General Question

Dog's avatar

If you grow an avocado tree from seed why does it have to be grafted to produce fruit?

Asked by Dog (25132points) July 31st, 2010 from iPhone

Are there any kind of avocados that will bear fruit from seed without human intervention?

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12 Answers

syz's avatar

Commercial avocado trees are propagated by grafting of budding scions of desirable cultivars onto seedling or grafted rootstocks. Avocados can be grown from seeds, but fruit quality and yield potential will be quite variable. Grafted or budded avocado trees usually produce fruits when three to five years old, while seedlings often require five to seven years.

Source

Apparently, you can, but the results may not be predictable. (Did you know that apple trees grown from seeds are wildly variable and unpredictable? “The Botany of Desire” is one of my favorite books.)

zenele's avatar

“Ungrafted” trees (like those grown inside from seeds) rarely produce fruit. In order to have an avocado tree that produces fruit, one must graft the seedling. Since the process of grafting involves mixing the tissues of the seedling with those of a producing tree, it is often just easier to simply buy a grafted tree from a reputable nursery.

A good site and source

MyNewtBoobs's avatar

@syz I loved the PBS special but I didn’t know there was a book. I’ll have to read it – does it go beyond what was said in the show?

stranger_in_a_strange_land's avatar

Almost all commercial fruit trees have a seed-grown rootstock selected for strength and hardiness, not quality of fruit. The fruit quality comes from grafting.

marinelife's avatar

Did you know that Hass avocados come from a lucky find?

“Yet, despite speculation to the contrary, nobody knows what variety of seed produced the original Hass Mother Tree.

The tree began life as lucky-find; a simple seed planted by A.R. Rideout of Whittier. Rideout, an innovator and pioneer in avocados, was always searching for new varieties and tended to plant whatever seeds he could find, often along streets or in neighbors’ yards.

In the late 1920s, Mr. Rudolph Hass, a postman, purchased the seedling tree from Rideout, and planted it in his new orchard. He planned to graft another variety on it, but when repeated grafts didn’t take he planned to cut the tree down. Fortunately for avocado lovers everywhere, Hass’s children talked him out of it. They preferred the taste of the tree’s fruit to that of the Fuerte, the predominant variety and industry standard in those days. ”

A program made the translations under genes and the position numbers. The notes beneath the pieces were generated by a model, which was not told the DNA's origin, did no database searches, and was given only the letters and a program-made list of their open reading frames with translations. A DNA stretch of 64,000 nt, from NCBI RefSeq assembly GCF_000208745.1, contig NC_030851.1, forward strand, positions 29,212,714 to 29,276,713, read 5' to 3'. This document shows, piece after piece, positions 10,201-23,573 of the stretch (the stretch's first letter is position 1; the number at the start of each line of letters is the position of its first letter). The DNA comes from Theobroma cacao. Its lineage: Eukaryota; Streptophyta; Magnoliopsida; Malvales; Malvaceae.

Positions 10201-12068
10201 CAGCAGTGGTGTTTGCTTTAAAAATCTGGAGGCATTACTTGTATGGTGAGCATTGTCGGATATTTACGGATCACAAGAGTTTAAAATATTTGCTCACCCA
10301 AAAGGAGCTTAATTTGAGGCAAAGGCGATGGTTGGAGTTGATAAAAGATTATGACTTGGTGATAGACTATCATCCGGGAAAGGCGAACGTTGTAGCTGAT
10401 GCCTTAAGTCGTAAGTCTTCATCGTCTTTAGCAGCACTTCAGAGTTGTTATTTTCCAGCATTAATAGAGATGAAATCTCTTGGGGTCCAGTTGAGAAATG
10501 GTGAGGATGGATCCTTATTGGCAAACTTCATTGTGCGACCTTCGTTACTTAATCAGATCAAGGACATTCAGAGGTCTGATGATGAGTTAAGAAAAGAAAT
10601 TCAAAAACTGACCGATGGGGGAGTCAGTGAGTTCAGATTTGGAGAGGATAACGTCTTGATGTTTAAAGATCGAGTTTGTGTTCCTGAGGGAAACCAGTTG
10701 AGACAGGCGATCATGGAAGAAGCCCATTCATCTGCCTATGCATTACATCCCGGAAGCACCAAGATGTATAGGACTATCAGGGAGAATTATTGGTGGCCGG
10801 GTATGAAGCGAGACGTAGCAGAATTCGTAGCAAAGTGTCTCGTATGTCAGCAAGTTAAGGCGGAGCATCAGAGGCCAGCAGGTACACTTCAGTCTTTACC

Hass Avocado Board

syz's avatar

@marinelife There’s a similar story about the Golden Delicious apple. Kinda makes you wonder if fate is truly that fickle, or if people enjoy these stories just a bit too much.

“I was swingin’ away with the scythe when I came across a little apple tree that had grown about 20 inches tall. It was just a new little apple tree that had volunteered there. There wasn’t another apple tree right close by anywhere. “I thought to myself, ‘Now young feller, I’ll just leave you there,’ and that’s what I did.”

Dog's avatar

Awesome responses- I really appreciate them and the details and stories.

So anyone want to tell me when and how to graft? (keeping in mind that we just germinated the seed this week)

stranger_in_a_strange_land's avatar

@Dog http://ceventura.ucdavis.edu/ben/avo_handbook/hoticulture/graft.htm from Univ of California Extension Service seems pretty comprehensive. I have no experience with avocados, but the grafting instructions seem identical to those for apple and pear trees that I’m familiar with. I tried to make this as a link but it refuses to work properly.

SmoothEmeraldOasis's avatar

@stranger_in_a_strange_land This one worked for me, give it a go and thanks for the link. http://ceventura.ucdavis.edu/
You will have to than navigate through to find the handbook.

Dog's avatar

Thanks so much everyone. I really appreciated all the responses.

Strauss's avatar

An arborist told me that the best way to propogate my peach trees, if I wanted to do so, is a process known as “layering”, specifically as shown in figure 5 in this link. He told me that any grafted plant, especially fruit, would revert to root stock if the fruit or seed was planted, and that this is the best way to propagate the graft stock.

SmoothEmeraldOasis's avatar

@Yetanotheruser That was a great link, thank you I really liked that the diagrams were so clear and leaves nothing to mystery. have a wonderful night.

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